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Factors that distinguish college students with depressive symptoms with and without suicidal thoughts

Maren Nyer, PhD

Depression Clinical and Research Program, Massachusetts General Hospital, Boston, MA, USA

Daphne J. Holt, MD, PhD

Depression Clinical and Research Program, Massachusetts General Hospital, Boston, MA, USA

Paola Pedrelli, PhD

Depression Clinical and Research Program, Massachusetts General Hospital, Boston, MA, USA

Maurizio Fava, MD

Depression Clinical and Research Program, Massachusetts General Hospital, Boston, MA, USA

Victoria Ameral, BA

Depression Clinical and Research Program, Massachusetts General Hospital, Boston, MA, USA

Clair F. Cassiello, BA

Depression Clinical and Research Program, Massachusetts General Hospital, Boston, MA, USA

Matthew K. Nock, PhD

Department of Psychology, Harvard University, Cambridge, MA, USA

Margaret Ross, MD

Behavioral Medicine, Boston University Student Health Services, Boston, MA, USA

Dori Hutchinson, ScD

Center for Psychiatric Rehabilitation, Boston University, Boston, MA, USA

Amy Farabaugh, PhD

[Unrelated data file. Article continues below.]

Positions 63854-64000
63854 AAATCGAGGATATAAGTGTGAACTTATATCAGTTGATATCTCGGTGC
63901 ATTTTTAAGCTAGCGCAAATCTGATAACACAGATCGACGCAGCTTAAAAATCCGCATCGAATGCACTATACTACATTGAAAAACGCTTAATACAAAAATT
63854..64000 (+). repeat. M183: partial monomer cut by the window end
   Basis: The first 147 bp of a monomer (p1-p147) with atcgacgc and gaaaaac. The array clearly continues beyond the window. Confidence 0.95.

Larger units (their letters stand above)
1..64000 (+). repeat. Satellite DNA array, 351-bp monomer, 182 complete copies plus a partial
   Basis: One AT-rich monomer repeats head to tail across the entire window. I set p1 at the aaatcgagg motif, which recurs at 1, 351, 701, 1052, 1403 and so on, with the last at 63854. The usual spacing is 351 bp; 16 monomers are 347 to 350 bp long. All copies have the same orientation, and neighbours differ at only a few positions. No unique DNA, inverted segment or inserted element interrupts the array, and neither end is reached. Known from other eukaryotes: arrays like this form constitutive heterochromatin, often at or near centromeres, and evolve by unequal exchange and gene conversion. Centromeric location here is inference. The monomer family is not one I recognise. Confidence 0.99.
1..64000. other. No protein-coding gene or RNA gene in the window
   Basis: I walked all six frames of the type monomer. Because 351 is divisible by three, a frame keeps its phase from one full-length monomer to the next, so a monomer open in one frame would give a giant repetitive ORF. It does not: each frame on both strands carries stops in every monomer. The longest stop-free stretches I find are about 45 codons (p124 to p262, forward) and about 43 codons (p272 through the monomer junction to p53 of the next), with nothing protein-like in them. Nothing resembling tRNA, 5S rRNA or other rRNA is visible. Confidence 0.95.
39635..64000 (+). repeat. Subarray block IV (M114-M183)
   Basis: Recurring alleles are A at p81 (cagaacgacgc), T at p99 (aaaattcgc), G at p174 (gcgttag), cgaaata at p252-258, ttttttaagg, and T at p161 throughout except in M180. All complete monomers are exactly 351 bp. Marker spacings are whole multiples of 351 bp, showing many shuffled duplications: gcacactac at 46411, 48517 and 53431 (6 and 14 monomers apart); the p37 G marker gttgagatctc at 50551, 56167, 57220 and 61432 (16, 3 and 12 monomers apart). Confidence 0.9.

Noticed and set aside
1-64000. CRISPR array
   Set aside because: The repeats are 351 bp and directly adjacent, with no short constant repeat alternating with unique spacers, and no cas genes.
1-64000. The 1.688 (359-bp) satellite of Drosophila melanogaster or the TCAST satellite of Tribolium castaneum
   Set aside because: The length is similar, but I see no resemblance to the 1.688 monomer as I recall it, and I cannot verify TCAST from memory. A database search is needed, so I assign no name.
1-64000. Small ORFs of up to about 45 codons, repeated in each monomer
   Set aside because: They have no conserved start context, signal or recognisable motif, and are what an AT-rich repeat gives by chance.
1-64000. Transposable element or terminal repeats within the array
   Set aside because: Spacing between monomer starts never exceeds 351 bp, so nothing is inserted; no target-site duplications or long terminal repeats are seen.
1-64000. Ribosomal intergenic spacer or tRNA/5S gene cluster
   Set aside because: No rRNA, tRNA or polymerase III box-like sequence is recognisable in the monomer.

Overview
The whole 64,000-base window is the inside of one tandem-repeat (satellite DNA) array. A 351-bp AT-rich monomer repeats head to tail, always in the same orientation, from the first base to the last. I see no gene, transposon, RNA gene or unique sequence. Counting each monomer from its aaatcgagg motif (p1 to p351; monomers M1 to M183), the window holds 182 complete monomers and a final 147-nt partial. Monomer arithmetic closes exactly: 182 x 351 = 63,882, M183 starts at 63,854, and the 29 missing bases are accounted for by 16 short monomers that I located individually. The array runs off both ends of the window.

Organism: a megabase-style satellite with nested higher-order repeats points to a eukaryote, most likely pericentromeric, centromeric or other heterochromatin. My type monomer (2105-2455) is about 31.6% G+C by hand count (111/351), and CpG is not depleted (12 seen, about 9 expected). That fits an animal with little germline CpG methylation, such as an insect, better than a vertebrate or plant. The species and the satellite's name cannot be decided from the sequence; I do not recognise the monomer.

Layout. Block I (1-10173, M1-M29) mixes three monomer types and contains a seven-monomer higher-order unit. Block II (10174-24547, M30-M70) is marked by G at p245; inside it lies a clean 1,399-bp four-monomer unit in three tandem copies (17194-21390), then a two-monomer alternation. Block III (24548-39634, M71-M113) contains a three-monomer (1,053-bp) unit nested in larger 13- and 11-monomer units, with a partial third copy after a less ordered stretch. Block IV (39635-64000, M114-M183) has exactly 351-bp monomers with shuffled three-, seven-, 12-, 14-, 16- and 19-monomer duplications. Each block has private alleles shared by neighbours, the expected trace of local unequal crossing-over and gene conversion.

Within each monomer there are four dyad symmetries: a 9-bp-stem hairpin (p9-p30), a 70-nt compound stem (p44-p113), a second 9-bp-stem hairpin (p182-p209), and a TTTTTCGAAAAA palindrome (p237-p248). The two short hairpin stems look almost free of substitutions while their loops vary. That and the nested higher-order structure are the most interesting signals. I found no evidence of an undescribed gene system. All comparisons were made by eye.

Depression Clinical and Research Program, Massachusetts General Hospital, Boston, MA, USA

BACKGROUND: Suicide among college students is a significant public health concern. Although suicidality is linked to depression, not all depressed college students experience suicidal ideation (SI). The primary aim of this study was to determine potential factors that may distinguish college students with depressive symptoms with and without SI.

METHODS: A total of 287 undergraduate college students with substantial depressive symptoms (Beck Depression Inventory [BDI] total score >13) with and without SI were compared across psychiatric and functional outcome variables. Independent sample t tests were conducted for each outcome variable using the suicide item of the BDI as a dichotomous (ie, zero vs nonzero score) grouping variable.

RESULTS: Relative to students with substantial depressive symptoms without SI, those with SI were more symptomatic overall, having significantly higher levels of depressive symptoms, hopelessness, and anxiety. However, contrary to our expectations, nonsuicidal and suicidal students did not differ on measures of everyday functioning (ie, cognitive and physical functioning and grade point average).

CONCLUSIONS: Our findings suggest that SI among college students is associated with increased subjective distress but may not adversely impact physical or cognitive functioning or academic performance.

KEYWORDS: suicide, depression, college students, anxiety, undergraduate, hopelessness

ANNALS OF CLINICAL PSYCHIATRY 2013;25(1):41-49

CORRESPONDENCE: Maren Nyer, PhD Depression Clinical and Research Program Massachusetts General Hospital 1 Bowdoin Square, 6th Floor Boston, MA 02114 USA, E-MAIL: mnyer@partners.org
Annals of Clinical Psychiatry ©2013 Quadrant HealthCom Inc.

 
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